This attitude betrays a fearful, childish, even superstitious understanding of the Eucharist, but the saddest aspect of this conversation was that the priest, a man of long experience, was completely unaware of the irony of his position, which he, as a pastor, might have used to educate his people better in the faith instead of passively acknowledging their ignorance as normative.

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While the clergy beg the Lord’s forgiveness of their ‘own sins and the ignorance of the people’ (first prayer of the faithful, DL of St Basil), they should be aware that ignorance is not a sin: if the people are ignorant, the clergy are at fault. Pastors must help overcome ignorance rather than perpetuate it, especially regarding essentials such as our participation in Holy Communion; the laity must be encouraged to accept and believe the authentic instruction their pastors provide. And the pastors and teachers of the orthodox — directed by the bishops — must be certain to attain the theological, educational, moral, emotional maturity to feed their flocks and lead them to Christ, the Good Shepherd (‘pastor’) of us all.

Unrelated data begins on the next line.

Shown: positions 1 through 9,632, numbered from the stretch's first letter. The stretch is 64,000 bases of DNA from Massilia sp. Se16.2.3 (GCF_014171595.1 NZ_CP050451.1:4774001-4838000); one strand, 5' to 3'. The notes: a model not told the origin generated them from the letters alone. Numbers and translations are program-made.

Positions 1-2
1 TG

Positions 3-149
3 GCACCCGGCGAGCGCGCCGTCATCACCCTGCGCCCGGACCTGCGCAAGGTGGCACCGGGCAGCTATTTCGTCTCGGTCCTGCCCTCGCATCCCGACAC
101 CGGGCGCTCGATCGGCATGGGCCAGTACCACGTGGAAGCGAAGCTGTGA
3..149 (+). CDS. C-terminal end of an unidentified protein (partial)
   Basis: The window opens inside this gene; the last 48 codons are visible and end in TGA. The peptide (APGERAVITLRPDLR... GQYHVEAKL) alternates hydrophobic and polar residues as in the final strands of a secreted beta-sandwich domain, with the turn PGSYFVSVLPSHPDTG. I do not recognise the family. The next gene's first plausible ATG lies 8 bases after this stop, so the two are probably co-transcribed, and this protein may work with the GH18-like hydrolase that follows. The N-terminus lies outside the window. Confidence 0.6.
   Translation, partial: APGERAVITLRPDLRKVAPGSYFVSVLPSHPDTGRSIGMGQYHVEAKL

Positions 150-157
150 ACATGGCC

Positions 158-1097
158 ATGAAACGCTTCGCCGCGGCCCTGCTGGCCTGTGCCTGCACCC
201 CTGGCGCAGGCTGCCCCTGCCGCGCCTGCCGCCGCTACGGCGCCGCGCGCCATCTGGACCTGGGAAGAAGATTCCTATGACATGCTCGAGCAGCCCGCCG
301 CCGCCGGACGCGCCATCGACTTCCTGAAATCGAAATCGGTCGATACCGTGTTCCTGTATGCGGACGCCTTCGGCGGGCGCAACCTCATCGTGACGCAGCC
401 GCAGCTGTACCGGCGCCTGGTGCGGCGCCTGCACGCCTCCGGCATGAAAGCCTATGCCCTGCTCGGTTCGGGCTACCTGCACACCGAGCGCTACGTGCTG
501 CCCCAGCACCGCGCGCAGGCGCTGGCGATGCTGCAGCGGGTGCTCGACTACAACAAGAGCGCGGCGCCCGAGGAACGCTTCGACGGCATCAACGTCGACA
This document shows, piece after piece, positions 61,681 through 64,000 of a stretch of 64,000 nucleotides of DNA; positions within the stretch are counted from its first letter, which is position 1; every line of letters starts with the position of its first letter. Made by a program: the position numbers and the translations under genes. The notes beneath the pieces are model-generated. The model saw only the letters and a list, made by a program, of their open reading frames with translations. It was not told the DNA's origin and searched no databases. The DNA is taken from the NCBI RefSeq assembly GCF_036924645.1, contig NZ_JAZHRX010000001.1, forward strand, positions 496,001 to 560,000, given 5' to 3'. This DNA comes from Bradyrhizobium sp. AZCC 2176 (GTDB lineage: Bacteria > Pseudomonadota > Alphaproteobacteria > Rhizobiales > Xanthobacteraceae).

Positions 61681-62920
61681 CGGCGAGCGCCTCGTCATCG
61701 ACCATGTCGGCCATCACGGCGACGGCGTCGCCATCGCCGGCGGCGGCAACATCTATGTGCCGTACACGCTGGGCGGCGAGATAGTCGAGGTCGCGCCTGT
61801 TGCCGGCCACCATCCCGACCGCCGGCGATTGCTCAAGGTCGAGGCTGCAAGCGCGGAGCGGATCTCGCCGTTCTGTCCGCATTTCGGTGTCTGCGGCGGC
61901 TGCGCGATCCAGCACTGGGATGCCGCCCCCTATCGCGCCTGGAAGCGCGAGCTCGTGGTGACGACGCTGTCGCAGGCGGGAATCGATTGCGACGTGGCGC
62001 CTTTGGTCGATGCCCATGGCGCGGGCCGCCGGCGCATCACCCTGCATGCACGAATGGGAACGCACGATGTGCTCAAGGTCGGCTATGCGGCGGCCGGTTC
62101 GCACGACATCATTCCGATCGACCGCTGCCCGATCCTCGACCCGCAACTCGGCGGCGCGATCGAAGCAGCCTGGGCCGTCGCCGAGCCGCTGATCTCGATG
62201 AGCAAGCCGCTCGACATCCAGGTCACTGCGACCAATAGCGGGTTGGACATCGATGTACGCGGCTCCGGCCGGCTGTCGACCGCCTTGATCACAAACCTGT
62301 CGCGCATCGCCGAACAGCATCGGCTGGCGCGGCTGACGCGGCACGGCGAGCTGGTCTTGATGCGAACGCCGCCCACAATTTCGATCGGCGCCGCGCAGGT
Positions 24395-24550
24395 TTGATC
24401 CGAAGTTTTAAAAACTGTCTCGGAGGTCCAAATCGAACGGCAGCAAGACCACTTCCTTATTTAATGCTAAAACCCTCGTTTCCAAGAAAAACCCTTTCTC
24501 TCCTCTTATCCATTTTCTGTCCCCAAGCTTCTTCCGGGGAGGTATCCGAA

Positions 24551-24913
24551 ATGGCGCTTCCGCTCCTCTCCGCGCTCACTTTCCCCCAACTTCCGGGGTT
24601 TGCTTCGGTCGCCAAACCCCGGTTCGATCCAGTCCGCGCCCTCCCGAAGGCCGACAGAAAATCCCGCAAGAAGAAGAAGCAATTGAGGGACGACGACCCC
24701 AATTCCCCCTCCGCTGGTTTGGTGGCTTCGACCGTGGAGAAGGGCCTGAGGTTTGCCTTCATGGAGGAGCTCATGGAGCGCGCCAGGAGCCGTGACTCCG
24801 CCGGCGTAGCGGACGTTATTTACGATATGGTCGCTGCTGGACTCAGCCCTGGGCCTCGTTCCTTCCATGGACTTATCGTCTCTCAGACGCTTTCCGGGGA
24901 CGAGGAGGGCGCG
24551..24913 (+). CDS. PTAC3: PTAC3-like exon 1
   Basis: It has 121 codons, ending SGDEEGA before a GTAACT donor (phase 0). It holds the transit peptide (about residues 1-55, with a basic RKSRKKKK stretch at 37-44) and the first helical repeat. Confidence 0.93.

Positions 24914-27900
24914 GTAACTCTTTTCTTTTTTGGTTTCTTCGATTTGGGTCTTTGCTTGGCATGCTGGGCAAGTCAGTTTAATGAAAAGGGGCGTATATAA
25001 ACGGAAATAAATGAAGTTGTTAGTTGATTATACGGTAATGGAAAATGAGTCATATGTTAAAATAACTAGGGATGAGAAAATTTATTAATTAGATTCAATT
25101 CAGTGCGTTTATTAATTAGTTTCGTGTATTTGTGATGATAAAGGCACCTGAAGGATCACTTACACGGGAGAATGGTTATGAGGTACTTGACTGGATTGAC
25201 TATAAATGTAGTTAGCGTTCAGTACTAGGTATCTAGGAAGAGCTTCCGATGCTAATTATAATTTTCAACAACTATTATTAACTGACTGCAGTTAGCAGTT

While the bishops are ultimately responsible for the instruction of Christ’s flock, clergy as well as laity, we are all accountable to each other and to Christ. We are reminded on this holy day of how greatly our Lord loves His Church, His own Body and His Bride. Loving each other as He loves us, we freely choose to ‘bear each other’s burdens, and so fulfill the law of Christ’ (GAL 6:2).Underlying the anecdote about people in a certain ethnic group’s receiving Holy Communion under only three circumstances is a serious practical and theological distortion which elevates ‘preparation’ above the experience for which we are preparing, or cultivates a sense of unworthiness which is almost impossible to overcome. This is a pastoral problem in need of serious reflection and correction.